The Merlin is a Blue Jay size falcon. The females are noticeably larger than the males. The males are more colorful possessing a blue-gray back as opposed to the brown back of the female. Like all falcons, they have pointed wings, that they beat rapidly, and a long tail. They lack the brownish color of a Kestrel and never hover to hunt. Their faint “sideburns” and the narrow tail-bands distinguish them from the larger Peregrine Falcon. The “sideburns” on Peregrine Falcons are distinct and their tail-bands are much wider than a Merlin’s.
The photographs are of a captive female bird kept at the Outdoor Discovery Center in Holland, Michigan. This group sponsors many fine educational programs for all ages including birds of prey photo shoots.
Merlins (Falco columbarius) are increasing their breeding range in Michigan. There are two areas near Grayling, Michigan where I regularly see them. However, I have not found a nest or seen young but the birds are around all summer.
Historically, they probably nested in the Upper Peninsula. The first nests found were in the mid-1950s. Their population crashed (along with most raptors) in the 1960s due to DDT and other pesticides. The first Michigan Breeding Bird Atlas survey, during the 1980s, recorded Merlins from 72 townships statewide. The second Michigan Breeding Bird Atlas survey, 2002 though 2008, recorded them from 231 townships. A nest was found as far south as Ottawa County. Old breeding records show that Merlins nested in northern Illinois in the early 1800s. Hopefully, this species will continue to expand its range into southern Michigan.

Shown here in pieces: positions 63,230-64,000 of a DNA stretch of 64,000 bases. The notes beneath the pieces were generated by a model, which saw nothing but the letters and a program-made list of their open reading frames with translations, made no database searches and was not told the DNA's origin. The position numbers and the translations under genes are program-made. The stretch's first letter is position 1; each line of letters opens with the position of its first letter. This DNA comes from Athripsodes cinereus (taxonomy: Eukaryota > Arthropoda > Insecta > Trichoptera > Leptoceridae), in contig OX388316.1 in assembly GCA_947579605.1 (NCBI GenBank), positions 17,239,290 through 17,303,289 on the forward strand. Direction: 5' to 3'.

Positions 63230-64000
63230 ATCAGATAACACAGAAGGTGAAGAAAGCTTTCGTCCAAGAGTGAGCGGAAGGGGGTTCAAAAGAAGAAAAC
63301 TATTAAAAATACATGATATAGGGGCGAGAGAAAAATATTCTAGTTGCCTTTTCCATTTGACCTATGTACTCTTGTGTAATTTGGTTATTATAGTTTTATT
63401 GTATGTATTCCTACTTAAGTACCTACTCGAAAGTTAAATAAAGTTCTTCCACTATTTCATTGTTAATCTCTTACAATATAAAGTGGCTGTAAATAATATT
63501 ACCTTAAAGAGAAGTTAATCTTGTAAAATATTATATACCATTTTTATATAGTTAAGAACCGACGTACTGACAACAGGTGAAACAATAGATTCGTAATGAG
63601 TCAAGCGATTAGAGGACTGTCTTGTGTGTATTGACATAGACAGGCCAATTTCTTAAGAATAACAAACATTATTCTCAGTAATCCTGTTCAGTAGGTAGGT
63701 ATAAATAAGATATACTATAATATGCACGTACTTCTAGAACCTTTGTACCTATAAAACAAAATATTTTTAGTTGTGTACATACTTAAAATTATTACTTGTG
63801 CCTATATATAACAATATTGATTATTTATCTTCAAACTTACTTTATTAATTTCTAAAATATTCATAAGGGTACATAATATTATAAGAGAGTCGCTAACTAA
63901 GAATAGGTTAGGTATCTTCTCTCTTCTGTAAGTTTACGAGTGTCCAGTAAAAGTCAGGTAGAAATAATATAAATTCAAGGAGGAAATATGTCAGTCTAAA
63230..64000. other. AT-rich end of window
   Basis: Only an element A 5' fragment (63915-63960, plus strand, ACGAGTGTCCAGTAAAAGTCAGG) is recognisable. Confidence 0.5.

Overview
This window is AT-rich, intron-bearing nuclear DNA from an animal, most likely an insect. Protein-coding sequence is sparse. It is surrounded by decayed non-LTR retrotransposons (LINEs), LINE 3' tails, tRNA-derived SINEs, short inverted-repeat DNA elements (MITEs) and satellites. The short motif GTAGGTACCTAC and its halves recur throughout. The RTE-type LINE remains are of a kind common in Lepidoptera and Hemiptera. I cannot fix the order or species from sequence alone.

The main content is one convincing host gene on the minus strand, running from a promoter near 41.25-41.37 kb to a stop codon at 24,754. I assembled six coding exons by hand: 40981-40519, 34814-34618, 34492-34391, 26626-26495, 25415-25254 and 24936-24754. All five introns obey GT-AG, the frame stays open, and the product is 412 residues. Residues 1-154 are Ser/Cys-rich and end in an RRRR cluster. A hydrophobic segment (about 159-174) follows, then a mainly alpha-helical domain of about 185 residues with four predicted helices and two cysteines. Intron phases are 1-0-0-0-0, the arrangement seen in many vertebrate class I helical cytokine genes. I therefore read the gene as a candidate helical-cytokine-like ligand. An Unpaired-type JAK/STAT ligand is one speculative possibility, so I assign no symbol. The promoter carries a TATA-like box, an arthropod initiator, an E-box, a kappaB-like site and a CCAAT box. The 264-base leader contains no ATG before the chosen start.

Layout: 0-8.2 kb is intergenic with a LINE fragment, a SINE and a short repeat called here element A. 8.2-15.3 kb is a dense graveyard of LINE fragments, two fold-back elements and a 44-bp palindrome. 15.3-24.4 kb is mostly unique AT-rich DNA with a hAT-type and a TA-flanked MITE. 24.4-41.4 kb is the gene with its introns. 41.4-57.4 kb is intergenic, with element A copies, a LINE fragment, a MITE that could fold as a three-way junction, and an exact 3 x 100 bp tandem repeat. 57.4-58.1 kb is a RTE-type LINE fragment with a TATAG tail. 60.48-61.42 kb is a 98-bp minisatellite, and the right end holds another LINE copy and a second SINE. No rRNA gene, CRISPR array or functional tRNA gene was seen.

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Haas, S.C.G. Merlin (Falco columbarius). in A.T. Chartier, J.J. Baldy, and J.M. Brenneman, editors. The Second Michigan Breeding Bird Atlas. Kalamazoo Nature Center. Kalamazoo, MI., 2011. <http://www.mibirdatlas.org /Portals/12/MBA2010/MERLaccount.pdf >.
Clark, William S., Brian K. Wheeler. A Field Guide to Hawks: North American. Boston: Houghton Mifflin, 1987
Cuthrell, D.L. Special animal abstract for Falco columbarius (merlin). Michigan Natural Features Inventory, Lansing, MI., 2002. <http://mnfi.anr.msu.edu/abstracts/zoology/falco_columbarius.pdf>